“All my parents did was rave about the Home,” said Cheryl Vasquez, whose brother, the late Martin Boatman, was the first infant admitted with polio on Aug. 31, 1947, a day before his first birthday. “They thought it was the most wonderful place.”
Vasquez says her family lived in Notus and could only visit her brother on Sundays. She remembers picnics on the lawn of the Convalescent Home at 3115 Sycamore Drive, where the Boise Samaritan Village sits now. Her brother never regained the use of his legs and lived at the Home until he was about 10, when he was transferred to the Shriners Hospital in Salt Lake City for surgery. He eventually lived and worked in Washington State.
“He never knew anything else,” she said.
Idaho polio outbreaks would soar above the national average in 1949, the year that Boise received its first iron lung and St. Luke’s moved its pediatric polio patients to the Elks Convalescent Home. As it celebrated its two-year anniversary, the home treated 74 patients, just 11 shy of the record high the summer before. The home's governing board reported in August 1949 that the Elks had treated 370 polio patients in two years, with about 80 percent discharged almost fully recovered with no use of braces, which about 15 percent were able to get around using braces or crutches, according to The Idaho Statesman.
The number of new cases only began to decline after 1954, when a vaccine was made available locally, first as injections and later as sugar cubes.
With a decrease in polio patients, the Home was renamed the Idaho Elks Rehabilitation Center, and its programs expanded to meet other needs, such as stroke, spinal cord injuries and cerebral palsy, for people of all ages.
Steve Muffley of Boise says the Elks Rehabilitation Hospital has been a second home to him for most of his life, beginning in 1950 at the age of 3. He believes he may have been the first non-polio patient at Elks. In 1947, forceps applied to his head during his birth caused cerebral palsy. He lived at the Elks for three years, and he has been a patient all his life, receiving physical, occupational and speech therapies and other treatments.
“My family’s ties with the Elks have always been deep,” he wrote in an email.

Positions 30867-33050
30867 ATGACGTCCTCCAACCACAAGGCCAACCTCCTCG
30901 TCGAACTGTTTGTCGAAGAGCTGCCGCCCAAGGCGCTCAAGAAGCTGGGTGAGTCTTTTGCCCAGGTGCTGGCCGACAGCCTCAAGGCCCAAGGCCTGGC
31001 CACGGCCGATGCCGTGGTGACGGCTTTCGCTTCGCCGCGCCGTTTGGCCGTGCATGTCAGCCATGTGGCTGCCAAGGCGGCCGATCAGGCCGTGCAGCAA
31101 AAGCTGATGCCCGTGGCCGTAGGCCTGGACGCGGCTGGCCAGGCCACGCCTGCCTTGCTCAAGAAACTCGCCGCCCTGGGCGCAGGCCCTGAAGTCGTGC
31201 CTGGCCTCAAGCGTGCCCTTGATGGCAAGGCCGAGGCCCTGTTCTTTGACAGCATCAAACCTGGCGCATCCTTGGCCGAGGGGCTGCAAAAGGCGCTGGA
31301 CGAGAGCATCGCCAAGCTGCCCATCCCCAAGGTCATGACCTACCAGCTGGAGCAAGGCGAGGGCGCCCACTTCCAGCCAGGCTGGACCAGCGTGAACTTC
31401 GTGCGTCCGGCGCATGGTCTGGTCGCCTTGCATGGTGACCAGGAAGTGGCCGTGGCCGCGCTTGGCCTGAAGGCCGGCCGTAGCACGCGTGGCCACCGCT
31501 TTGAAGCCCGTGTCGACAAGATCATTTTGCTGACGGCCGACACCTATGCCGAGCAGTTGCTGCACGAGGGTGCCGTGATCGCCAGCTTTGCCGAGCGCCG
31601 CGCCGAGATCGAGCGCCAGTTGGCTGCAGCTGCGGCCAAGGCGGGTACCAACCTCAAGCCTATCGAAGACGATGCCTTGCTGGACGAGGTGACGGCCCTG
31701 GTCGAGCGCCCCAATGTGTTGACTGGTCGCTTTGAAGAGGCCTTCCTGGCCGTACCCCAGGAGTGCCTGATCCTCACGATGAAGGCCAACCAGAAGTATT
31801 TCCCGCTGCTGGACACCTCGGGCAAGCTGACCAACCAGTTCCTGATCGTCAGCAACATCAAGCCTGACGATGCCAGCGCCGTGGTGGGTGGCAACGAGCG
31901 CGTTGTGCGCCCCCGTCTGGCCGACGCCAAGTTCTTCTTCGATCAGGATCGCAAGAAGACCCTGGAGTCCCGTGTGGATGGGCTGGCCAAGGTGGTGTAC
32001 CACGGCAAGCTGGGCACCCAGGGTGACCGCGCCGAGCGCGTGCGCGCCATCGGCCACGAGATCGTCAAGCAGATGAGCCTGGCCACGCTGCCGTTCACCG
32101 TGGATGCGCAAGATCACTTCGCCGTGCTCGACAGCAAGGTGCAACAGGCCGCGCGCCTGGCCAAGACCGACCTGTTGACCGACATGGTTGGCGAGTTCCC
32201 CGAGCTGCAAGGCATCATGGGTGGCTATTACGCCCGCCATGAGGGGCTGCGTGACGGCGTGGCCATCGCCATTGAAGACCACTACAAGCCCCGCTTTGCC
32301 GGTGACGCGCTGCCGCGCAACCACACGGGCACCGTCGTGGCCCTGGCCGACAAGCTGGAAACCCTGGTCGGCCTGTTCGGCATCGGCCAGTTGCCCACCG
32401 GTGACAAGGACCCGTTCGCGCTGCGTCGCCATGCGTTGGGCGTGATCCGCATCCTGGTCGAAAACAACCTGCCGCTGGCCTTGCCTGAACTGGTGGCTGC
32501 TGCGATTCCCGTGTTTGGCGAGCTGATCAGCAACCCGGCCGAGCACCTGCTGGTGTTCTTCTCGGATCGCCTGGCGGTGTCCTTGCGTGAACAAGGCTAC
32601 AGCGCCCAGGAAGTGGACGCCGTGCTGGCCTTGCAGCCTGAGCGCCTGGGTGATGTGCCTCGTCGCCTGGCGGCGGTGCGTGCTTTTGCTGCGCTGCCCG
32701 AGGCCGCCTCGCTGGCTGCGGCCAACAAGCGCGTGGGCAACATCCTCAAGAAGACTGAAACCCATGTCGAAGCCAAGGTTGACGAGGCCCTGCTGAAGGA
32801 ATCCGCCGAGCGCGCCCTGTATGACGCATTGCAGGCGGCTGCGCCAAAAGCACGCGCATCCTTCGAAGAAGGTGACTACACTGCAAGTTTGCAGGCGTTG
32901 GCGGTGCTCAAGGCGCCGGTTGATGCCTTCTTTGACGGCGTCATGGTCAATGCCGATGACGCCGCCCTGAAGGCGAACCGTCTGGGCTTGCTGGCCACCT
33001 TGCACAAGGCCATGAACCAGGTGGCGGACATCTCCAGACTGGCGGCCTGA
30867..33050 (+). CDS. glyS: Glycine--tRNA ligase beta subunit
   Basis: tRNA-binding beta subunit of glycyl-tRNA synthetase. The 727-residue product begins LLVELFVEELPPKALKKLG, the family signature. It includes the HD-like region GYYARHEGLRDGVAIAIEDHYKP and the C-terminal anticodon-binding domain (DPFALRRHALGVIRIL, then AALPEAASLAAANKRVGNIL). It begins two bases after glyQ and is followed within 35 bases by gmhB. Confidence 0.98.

He remembers being well fed at the Home and days filled with therapy – like patients experience today – and an innocent first kiss from a girl on crutches who surprised him in the elevator of the original Home.
“Helpers and the office staff created an environment that was a lot like home,” Muffley said. “How well I remember, ‘Now Stevie, you’re not leaving the table until you eat your spinach.’”
Linda Brock, who graduated from the Nampa Business College just before taking her first secretarial job at the Elks Rehabilitation Center in 1955, said people at the Center were like family to her, too.
“I experienced a sense of compassion and caring from all the staff at Elks,” she said. “From the doctors, physical therapists, and aides, cooks and administrators, there was a purpose in the everyday routine. Their main goal was to help the patient regain as much good health as possible, or make their lifestyle easier to bear.
“I remember mostly successes, but there was an instance or two where the patient was beyond help. In those few cases, there was an enveloping sadness surrounding all who worked there. It was like a family who grieves in the sad times and rejoices when progress is made.”
In the decades to follow, the Idaho Elks Rehabilitation Center would develop into the Idaho Elks Rehabilitation Hospital, and then Elks Rehab System, which includes the Hospital on Fort Street, Elks Hearing and Balance Center and Elks Internal Medicine, as well as the Elks organization’s efforts in concert with longtime partner St. Luke’s Health System. Those included St. Luke’s Elks Rehab, St. Luke’s Elks Children’s Rehab and the Elks Wound Center.